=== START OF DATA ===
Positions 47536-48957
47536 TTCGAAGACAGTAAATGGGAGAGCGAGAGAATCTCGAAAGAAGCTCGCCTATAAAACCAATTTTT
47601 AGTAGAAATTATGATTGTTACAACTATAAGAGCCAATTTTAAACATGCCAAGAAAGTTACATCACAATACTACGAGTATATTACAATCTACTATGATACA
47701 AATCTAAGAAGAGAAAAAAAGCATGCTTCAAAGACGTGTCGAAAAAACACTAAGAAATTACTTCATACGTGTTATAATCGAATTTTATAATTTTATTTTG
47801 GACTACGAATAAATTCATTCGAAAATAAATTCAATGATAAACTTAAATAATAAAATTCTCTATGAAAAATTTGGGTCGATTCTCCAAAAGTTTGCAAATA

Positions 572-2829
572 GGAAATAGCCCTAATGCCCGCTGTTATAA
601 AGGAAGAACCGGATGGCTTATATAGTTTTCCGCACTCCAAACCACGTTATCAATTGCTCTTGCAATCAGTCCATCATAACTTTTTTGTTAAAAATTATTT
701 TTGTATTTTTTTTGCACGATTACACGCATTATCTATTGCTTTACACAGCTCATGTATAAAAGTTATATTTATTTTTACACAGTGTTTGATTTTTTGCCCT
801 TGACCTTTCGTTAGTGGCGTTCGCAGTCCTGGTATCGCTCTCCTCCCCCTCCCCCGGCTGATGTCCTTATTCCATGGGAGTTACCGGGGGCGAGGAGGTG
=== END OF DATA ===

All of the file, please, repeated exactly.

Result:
Positions 47536-48957
47536 TTCGAAGACAGTAAATGGGAGAGCGAGAGAATCTCGAAAGAAGCTCGCCTATAAAACCAATTTTT
47601 AGTAGAAATTATGATTGTTACAACTATAAGAGCCAATTTTAAACATGCCAAGAAAGTTACATCACAATACTACGAGTATATTACAATCTACTATGATACA
47701 AATCTAAGAAGAGAAAAAAAGCATGCTTCAAAGACGTGTCGAAAAAACACTAAGAAATTACTTCATACGTGTTATAATCGAATTTTATAATTTTATTTTG
47801 GACTACGAATAAATTCATTCGAAAATAAATTCAATGATAAACTTAAATAATAAAATTCTCTATGAAAAATTTGGGTCGATTCTCCAAAAGTTTGCAAATA

Positions 572-2829
572 GGAAATAGCCCTAATGCCCGCTGTTATAA
601 AGGAAGAACCGGATGGCTTATATAGTTTTCCGCACTCCAAACCACGTTATCAATTGCTCTTGCAATCAGTCCATCATAACTTTTTTGTTAAAAATTATTT
701 TTGTATTTTTTTTGCACGATTACACGCATTATCTATTGCTTTACACAGCTCATGTATAAAAGTTATATTTATTTTTACACAGTGTTTGATTTTTTGCCCT
801 TGACCTTTCGTTAGTGGCGTTCGCAGTCCTGGTATCGCTCTCCTCCCCCTCCCCCGGCTGATGTCCTTATTCCATGGGAGTTACCGGGGGCGAGGAGGTG